As it gets closer to baseball season at the Diamond, there’s major buzz about Chesterfield County leaders pulling out financial support for the aging facility.
"The city has asked us to support them in returning the Diamond to the city,” said James Stegmaier, Chesterfield County Administrator.
During the recent Richmond Metropolitan Authority monthly meeting, a Chesterfield board member said the county didn't want to play ball anymore, after the General Assembly failed to get the county equal seats on RMA'S board.
Stegmaier told CBS 6 that the agreement was for the City of Richmond to control some downtown parking decks and land under the Diamond when baseball season ends.
"The city has identified very creatively some interesting options for developing a new baseball property. And they need control of the Boulevard property to make that work," said Stegmaier.
The Diamond still needs work done on the facilities and stadium.
Chesterfield had agreed to pay $100,000 dollars to put up new lights up at the stadium, but Stegmaier says knowing what city leaders have in mind, there's now no need for the county to spend those dollars.
"The issue there is whether or not you replace the lighting at the Diamond knowing that it's the city's plan in a very short time to build a new stadium," said Stegmaier.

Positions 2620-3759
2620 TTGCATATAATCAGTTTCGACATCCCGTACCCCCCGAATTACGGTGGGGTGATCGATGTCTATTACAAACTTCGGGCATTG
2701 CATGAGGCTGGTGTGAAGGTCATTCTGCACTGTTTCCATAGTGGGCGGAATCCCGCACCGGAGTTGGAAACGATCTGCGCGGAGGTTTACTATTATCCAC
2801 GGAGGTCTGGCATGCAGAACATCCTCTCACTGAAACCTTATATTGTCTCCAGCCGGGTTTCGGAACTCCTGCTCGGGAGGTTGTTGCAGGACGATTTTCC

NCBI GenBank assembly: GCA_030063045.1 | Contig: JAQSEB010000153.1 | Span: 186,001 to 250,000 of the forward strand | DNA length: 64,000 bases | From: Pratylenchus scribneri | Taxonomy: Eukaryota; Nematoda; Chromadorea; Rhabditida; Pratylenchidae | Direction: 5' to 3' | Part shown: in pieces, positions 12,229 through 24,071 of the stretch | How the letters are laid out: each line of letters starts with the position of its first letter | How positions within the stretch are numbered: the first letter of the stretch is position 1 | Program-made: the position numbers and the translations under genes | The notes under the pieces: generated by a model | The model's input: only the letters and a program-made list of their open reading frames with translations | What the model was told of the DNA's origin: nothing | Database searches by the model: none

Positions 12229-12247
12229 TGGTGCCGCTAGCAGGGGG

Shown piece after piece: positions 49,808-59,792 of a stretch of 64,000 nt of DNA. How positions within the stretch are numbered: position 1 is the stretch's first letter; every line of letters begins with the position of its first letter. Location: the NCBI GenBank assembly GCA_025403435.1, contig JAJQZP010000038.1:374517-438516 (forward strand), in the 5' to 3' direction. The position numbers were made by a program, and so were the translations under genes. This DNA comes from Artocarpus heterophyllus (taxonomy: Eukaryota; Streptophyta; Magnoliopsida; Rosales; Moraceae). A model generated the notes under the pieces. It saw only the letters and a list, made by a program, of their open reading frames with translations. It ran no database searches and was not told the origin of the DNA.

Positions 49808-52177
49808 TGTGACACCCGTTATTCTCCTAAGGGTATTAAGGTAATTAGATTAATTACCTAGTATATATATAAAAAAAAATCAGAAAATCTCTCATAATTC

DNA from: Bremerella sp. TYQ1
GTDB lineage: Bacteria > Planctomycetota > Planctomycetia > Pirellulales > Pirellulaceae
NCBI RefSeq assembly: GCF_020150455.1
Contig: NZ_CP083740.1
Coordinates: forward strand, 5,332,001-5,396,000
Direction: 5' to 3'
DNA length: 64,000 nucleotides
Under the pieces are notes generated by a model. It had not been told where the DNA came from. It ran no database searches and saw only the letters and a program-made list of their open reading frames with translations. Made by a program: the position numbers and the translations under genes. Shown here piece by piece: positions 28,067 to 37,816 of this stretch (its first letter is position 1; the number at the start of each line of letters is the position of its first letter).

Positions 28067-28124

Now the question remains when and where that new stadium and ballpark will go. The Richmond Flying Squirrels are keeping their focus on the fans.
"It's our responsibility to our fan base to not get caught up in any crossfire politically or whatever it might be. And really focus on making this place as good as it can be for April 4th," said Todd "Parney" Parnell, C.O.O., Richmond Flying Squirrels.
Parnell says 30 percent of the fan base during the baseball season are Chesterfield residents. And the Richmond Flying Squirrels are working very closely with those county businesses and schools involved in activities at the Diamond for the upcoming season.
"We're here to make memories for people and we can't let things affect us that we can't control. We got to continue to control the things that we can and make an impact on people's lives," said Parnell.